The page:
The European Commission kicked off a public consultation on Wednesday to determine whether to propose a law that would give gig economy workers greater rights as contractors or employees or by being allowed to bargain as a group.
The move comes as the COVID-19 pandemic has boosted online platforms, with food delivery companies hiring more staff to deal with a surge in business and cleaners facing health and safety risks and limited social protection.
Courts and regulators have over the past year acted to boost gig workers' rights. The UK Supreme Court ruled last week that Uber drivers are entitled to workers' rights such as the minimum wage, while a Spanish court said in September that riders for Barcelona-based food delivery app Glovo were employees, not freelancers.
The EU executive said it wants feedback from trade unions and employers' groups during the six-week consultation. A subsequent consultation will look into the content of a possible law by the end of the year unless unions and employers decide to negotiate the issue themselves.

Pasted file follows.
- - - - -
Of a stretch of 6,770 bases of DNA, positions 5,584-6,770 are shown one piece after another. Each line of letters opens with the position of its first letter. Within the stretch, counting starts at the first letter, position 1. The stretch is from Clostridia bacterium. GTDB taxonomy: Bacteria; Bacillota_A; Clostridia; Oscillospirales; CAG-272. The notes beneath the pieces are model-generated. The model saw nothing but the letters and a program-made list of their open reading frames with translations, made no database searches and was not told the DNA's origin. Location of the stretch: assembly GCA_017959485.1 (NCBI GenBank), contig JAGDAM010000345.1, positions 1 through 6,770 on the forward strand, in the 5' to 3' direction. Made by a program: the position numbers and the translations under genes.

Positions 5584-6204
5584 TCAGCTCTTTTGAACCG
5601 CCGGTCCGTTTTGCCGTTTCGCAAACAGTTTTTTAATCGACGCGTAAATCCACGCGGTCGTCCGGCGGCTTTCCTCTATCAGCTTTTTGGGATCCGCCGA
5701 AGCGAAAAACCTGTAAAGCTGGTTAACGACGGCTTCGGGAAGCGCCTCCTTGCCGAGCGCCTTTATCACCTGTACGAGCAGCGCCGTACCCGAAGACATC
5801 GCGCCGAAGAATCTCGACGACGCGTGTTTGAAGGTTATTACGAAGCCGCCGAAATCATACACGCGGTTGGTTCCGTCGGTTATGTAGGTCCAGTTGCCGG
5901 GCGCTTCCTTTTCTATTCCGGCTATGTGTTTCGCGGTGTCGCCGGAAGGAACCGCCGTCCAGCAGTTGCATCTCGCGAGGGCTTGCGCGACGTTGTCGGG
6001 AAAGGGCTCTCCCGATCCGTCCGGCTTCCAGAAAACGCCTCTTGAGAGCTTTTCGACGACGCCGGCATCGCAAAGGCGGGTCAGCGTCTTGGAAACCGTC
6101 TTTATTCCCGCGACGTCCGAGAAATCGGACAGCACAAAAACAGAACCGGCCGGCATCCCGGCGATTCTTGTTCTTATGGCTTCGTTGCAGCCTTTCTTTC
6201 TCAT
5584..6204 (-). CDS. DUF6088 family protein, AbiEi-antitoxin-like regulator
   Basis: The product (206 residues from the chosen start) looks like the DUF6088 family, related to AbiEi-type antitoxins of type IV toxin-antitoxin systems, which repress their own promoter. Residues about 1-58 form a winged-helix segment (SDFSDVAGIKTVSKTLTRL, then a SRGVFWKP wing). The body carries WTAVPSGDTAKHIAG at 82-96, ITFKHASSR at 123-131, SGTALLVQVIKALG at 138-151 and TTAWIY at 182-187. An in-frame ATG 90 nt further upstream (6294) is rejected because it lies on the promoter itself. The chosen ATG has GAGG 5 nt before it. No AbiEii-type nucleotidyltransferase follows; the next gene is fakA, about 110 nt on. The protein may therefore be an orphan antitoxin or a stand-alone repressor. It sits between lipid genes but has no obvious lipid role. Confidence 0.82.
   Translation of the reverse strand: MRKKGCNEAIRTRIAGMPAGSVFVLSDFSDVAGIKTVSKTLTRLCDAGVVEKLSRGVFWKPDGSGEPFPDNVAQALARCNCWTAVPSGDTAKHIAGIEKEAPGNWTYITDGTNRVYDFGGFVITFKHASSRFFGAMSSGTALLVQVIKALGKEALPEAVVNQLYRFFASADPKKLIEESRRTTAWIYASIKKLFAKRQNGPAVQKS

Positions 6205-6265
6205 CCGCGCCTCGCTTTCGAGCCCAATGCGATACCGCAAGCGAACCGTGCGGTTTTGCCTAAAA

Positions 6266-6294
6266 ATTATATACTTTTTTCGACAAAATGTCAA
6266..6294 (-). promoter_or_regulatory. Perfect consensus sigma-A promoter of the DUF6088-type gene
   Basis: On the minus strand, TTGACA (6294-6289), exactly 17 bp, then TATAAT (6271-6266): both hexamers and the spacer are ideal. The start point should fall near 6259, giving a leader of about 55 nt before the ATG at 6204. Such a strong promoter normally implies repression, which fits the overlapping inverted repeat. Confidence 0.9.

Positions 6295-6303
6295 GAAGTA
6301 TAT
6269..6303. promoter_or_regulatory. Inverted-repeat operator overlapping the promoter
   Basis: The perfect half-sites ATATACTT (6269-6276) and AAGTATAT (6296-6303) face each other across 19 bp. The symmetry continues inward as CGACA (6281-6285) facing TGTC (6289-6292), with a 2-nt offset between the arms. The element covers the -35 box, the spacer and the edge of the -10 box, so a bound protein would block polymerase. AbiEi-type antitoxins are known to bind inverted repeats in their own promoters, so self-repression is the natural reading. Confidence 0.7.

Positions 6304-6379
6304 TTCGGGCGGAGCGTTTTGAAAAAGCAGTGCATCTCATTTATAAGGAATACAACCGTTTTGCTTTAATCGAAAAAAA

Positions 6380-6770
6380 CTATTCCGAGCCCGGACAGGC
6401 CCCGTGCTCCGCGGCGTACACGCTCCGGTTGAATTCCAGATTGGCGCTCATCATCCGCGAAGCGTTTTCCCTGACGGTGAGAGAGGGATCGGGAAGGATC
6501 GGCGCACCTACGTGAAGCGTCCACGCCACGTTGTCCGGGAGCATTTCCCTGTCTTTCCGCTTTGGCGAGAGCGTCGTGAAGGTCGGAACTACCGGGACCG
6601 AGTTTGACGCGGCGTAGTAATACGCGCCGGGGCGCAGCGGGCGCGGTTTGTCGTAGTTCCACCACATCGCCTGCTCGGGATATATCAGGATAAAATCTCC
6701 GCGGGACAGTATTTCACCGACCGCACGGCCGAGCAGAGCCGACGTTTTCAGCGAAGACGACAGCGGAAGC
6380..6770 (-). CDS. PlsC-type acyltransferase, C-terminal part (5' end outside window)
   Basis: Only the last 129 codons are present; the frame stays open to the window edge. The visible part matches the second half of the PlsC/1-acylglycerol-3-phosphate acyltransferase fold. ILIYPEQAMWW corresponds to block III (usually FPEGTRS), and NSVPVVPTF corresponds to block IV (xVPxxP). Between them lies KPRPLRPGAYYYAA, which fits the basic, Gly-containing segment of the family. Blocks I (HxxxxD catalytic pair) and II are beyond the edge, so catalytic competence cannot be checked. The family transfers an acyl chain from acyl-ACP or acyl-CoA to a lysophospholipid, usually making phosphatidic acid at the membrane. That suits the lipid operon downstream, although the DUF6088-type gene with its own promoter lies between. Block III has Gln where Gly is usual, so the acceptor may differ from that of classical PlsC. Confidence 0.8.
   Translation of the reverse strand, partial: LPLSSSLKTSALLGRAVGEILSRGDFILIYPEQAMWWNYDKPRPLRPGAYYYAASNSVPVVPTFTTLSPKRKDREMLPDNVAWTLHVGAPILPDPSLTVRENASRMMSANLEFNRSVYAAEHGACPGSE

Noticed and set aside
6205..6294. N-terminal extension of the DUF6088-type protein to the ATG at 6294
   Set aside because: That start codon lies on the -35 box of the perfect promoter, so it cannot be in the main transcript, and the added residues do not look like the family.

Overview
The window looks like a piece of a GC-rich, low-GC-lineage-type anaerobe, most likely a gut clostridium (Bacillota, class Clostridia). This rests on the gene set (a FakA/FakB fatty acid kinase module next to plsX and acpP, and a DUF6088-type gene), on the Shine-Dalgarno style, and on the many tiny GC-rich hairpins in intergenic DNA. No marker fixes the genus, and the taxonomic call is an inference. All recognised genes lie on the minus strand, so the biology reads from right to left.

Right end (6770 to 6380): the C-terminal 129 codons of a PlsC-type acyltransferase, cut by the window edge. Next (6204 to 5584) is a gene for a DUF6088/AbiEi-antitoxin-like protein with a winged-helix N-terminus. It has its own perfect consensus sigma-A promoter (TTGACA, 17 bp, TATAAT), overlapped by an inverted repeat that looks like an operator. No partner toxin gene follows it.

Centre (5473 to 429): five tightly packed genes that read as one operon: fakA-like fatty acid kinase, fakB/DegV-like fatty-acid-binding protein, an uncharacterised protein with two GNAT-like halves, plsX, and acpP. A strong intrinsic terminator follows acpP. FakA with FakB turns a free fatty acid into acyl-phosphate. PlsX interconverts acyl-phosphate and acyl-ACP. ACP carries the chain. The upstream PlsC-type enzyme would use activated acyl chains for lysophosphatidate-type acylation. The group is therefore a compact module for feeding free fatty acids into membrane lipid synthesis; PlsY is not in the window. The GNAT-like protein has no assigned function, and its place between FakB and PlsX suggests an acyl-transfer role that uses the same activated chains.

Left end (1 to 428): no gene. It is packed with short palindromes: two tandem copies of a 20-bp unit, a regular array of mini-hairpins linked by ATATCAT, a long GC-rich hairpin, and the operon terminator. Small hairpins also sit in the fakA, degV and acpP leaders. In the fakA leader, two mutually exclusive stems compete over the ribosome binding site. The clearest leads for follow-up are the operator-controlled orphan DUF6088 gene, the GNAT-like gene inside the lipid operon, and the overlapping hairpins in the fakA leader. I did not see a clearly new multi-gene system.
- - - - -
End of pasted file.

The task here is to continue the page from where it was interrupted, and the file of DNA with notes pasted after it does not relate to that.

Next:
"Platforms can help people to find new jobs and explore new business ideas. At the same time we must ensure that our European values are well integrated in the digital economy," the Commission's digital chief Margrethe Vestager said in a statement.
"We need to make sure that these new forms of work remain sustainable and fair," she said.
The consultation singled out seven areas for possible improvement - the employment status of gig workers, their working conditions, access to social protection, access to collective representation and bargaining, cross-border aspects, the companies' use of algorithmic management and training and professional opportunities.